The northeastern state of Sikkim could become the first to implement a universal basic income (UBI) to all its residents.
State Chief Minister Pawan Kumar Chamling who is seeking reelection in the upcoming assembly polls has made it one of his election promises.
The Sikkim Democratic Front (SDF) has proposed a UBI for all its residents by 2022 if voted back to power.
The state goes to polls simultaneously with the 2019 Lok Sabha elections and Chamling, the longest serving chief minister in India who has been in office since 1994 is seeking re-election.
“UBI is a scheme that a number of economists have talked about and it works well in developing countries. It has been tested even in India, debated within the Finance Ministry as early as 2017,” Prem Das Rai, SDF MP in the Lok Sabha told The Indian Express.
He also pointed out that the idea of a UBI has been tested in states like Gujarat, Madhya Pradesh and tribal belts with fairly large samples and it can be implemented in a state like Sikkim.
UBI has been around globally for some time and had its fair share of controversies. UBI in simple terms means that every citizen gets a certain amount of cash from the government each month. Or simply put, government equally sharing its wealth with the public.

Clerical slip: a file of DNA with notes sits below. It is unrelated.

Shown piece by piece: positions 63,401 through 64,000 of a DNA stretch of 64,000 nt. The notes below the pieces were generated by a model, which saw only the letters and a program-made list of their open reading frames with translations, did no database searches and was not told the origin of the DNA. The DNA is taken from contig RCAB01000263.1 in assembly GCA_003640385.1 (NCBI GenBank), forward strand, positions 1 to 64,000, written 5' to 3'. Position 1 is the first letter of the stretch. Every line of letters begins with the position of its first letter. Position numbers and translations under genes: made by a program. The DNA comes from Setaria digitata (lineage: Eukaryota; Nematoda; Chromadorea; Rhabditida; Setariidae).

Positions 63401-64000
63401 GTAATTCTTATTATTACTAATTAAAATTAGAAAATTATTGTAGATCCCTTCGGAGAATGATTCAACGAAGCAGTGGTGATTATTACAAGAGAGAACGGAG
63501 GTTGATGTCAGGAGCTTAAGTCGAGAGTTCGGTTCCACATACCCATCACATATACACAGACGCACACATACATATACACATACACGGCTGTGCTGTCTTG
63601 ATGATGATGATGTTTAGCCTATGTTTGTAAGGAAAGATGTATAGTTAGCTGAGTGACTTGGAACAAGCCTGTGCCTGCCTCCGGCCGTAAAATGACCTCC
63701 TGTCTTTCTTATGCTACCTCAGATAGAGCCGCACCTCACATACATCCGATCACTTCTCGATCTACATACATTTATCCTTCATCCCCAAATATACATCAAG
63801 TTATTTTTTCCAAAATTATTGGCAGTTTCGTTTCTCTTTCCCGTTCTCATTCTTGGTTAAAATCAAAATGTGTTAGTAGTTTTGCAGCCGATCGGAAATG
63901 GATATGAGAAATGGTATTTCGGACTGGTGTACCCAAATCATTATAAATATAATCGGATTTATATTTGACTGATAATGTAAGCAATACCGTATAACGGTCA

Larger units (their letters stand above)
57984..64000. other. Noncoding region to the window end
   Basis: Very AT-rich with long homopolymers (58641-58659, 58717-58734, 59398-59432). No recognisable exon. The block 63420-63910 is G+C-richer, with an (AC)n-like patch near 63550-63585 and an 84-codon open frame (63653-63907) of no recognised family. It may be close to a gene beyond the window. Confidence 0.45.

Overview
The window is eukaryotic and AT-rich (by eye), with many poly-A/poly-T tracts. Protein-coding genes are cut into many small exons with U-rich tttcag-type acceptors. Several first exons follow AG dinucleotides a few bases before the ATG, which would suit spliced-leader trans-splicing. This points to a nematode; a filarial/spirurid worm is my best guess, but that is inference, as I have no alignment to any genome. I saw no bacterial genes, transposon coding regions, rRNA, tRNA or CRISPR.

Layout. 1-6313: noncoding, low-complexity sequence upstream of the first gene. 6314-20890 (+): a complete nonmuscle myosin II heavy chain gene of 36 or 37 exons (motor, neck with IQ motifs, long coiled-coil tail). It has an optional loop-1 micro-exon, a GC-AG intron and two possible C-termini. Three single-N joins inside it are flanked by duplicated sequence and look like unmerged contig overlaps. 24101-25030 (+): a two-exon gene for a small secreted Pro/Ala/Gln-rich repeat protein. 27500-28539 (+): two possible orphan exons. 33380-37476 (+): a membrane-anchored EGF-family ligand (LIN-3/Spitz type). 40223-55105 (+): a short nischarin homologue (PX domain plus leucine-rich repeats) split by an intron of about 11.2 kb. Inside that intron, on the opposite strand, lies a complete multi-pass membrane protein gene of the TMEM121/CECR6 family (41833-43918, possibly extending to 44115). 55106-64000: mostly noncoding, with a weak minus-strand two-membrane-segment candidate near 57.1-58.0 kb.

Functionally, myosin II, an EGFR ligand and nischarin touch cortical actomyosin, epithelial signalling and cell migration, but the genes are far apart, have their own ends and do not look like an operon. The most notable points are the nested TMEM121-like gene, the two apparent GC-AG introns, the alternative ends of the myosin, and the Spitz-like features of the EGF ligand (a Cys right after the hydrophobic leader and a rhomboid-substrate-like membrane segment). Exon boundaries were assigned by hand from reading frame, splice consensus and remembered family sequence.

The International Monetary Fund defines universal basic income as “a cash transfer of an equal amount to all individuals in a country.”
While it sounds the best thing possible to happen — to get money doing nothing, those opposed to it say the UBI model is not sustainable and make people lazy and dependent on handouts from the government.
One of the first countries to experiment UBI was Finland, in 2017 where 2,000 unemployed people were paid 560 euros each month for two years. However, the country later decided not to continue its pilot programme beyond 2018.
Similar experiments have been undertaken in countries like the Netherlands, Kenya, Canada, and the United States.